Using DNA data, Dr. Bell found that the common ancestor of the São Tomé giant tree frog and São Tomé oceanic tree frog originally dispersed from mainland Africa to São Tomé first, where it differentiated into the giant species (H. thomensis) in the higher elevations and the lowland oceanic tree frog (H. molleri). In addition, the common ancestor of the tree frog population on Príncipe came from São Tomé rather than the reverse. This is in contradiction to the “progression rule” that assumes that colonization events (dispersal) usually proceed from an older island to a younger one as in Hawai’i.
Rayna has found that the Príncipe oceanic tree frog has undergone enough genetic change to be recognized as a distinct species from the very similar São Tomé lowland tree frog and that in addition, the lowland species has recently begun to hybridize with the giant tree frog from which it used to be geographically separated. The cause of this has been the upward expansion of agricultural lands into the primary forests of the highlands, bringing the two species closer together.
GG IX will take place in September-October of this year, and in the next blog I will introduce the participants and describe this year’s biodiversity education project.
In the meantime, here is the parting shot:
Mesa (from the north), Príncipe . The top is carpeted with virgin, untouched forest. Our botanists have sampled it only briefly during GG VII. We must return.
We are most grateful to Arlindo de Ceita Carvalho, Director General, Victor Bomfim, and Salvador Sousa Pontes of the Ministry of Environment, Republic of São Tomé and Príncipe for their continuing authorization to collect and export specimens for study, and to Ned Seligman, Roberta dos Santos and Quintino Quade of STePUP of Sao Tomehttp://www.stepup.st/, our “home away from home”.We gratefully acknowledge the support of the G. Lindsay Field Research Fund, Hagey Research Venture Fund of the California Academy of Sciences for largely funding our initial two expeditions (GG I, II). The Société de Conservation et Développement (SCD) and Africa’s Eden provided logistics, ground transportation and lodging (GG III-V), and special thanks for the generosity of private individuals who made the GG III-VII expeditions possible: George G. Breed, Gerry F. Ohrstrom, Timothy M. Muller, Mrs. W. H. V. Brooke, Mr. and Mrs. Michael Murakami, Hon. Richard C. Livermore, Prof. & Mrs. Evan C. Evans III, Mr. and Mrs. Robert M. Taylor, Velma and Michael Schnoll, and Sheila Farr Nielsen; GG VI supporters include Bom Bom Island and the Omali Lodge for logistics and lodging, The Herbst Foundation, The “Blackhawk Gang,” the Docent Council of the California Academy of Sciences in honor of Kathleen Lilienthal, Bernard S. Schulte, Corinne W. Abel, Prof. & Mrs. Evan C. Evans III, Mr. and Mrs. John Sears, John S. Livermore and Elton Welke. GG VIII was funded by a very generous grant from The William K. Bowes Jr. Foundation, and substantial donations from Mrs. W.H.V.“D.A.” Brooke, Thomas B. Livermore, Rod C. M. Hall, Timothy M. Muller, Prof. and Mrs. Evan C. Evans, Mr. and Mrs. John L. Sullivan Jr., Clarence G. Donahue, Mr. and Mrs. John Sears, and a heartening number of “Coolies”, “Blackhawk Gang” returnees and members of the Academy Docent Council. Once again we are deeply grateful for the support of the Omali Lodge (São Tomé) and Bom Bom Island (Príncipe) for both logistics and lodging and for partially sponsoring part our education efforts for GG VII and GG VIII.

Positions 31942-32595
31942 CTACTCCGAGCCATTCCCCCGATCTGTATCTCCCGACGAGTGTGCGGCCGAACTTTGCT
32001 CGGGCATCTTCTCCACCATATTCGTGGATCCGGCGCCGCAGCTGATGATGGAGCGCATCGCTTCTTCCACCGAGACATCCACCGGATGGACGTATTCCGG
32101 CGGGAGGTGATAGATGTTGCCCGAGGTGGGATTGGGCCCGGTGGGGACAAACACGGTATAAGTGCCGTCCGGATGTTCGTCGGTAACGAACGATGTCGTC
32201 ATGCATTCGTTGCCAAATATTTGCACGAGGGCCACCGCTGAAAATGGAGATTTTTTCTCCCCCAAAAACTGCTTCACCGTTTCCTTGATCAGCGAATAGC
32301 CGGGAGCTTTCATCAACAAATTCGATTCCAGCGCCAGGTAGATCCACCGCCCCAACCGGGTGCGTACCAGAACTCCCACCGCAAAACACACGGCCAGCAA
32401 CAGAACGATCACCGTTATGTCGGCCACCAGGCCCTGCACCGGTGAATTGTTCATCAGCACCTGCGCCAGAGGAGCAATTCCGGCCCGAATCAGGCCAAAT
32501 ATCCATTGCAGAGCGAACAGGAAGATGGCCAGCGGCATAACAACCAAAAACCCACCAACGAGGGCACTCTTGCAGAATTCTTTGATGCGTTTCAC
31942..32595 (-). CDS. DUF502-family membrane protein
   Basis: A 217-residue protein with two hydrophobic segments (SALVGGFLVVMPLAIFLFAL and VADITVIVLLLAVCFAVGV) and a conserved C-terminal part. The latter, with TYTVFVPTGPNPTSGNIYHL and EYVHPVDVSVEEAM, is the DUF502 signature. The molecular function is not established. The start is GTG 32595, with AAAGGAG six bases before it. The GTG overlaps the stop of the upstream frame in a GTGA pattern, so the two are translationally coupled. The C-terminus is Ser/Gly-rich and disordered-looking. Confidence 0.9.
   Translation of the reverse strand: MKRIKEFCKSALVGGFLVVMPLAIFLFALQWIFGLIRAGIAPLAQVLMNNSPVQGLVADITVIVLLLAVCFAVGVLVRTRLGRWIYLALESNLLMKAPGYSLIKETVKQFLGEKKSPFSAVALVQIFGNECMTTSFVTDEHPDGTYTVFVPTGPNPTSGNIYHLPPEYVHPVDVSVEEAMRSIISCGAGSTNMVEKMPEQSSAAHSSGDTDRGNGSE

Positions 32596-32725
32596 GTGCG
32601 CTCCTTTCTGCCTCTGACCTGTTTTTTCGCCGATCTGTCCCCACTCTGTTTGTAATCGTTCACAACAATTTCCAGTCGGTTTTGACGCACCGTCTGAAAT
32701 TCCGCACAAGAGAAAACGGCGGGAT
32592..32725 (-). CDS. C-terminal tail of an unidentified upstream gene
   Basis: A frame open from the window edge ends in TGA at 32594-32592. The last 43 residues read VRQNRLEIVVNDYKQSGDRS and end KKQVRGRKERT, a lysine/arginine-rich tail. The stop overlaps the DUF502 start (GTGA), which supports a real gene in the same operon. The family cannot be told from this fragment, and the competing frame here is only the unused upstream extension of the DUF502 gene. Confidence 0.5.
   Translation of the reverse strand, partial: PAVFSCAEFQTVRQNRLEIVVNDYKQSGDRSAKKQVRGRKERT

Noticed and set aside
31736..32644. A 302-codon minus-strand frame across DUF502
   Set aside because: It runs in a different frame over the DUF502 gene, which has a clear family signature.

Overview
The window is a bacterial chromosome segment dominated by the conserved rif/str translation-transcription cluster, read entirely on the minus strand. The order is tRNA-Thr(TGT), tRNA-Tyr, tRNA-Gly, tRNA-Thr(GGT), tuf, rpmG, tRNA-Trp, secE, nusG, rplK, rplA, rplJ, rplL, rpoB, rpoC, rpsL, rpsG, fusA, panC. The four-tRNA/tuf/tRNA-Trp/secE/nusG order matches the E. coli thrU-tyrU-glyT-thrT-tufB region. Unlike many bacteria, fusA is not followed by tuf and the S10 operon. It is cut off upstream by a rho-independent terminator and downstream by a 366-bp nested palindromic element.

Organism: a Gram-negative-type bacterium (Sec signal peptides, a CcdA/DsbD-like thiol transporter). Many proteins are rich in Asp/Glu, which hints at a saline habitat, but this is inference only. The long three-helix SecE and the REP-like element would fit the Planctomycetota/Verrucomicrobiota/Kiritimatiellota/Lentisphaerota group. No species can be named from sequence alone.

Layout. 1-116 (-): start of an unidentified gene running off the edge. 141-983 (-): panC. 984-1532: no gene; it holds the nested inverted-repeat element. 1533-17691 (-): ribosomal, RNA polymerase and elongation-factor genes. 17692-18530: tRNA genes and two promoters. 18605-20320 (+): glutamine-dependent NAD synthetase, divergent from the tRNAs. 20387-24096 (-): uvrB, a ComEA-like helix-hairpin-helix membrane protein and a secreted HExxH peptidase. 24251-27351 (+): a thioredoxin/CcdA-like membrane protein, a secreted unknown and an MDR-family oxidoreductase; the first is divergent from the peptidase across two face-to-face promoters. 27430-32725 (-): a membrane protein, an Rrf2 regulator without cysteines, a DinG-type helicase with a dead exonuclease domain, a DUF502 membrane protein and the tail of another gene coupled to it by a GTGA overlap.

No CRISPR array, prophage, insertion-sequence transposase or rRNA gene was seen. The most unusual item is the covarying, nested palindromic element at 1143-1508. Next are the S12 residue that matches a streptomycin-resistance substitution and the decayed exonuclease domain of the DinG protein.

Our expeditions can be supported by tax-deductable donations to “California Academy of Sciences Gulf of Guinea Fund”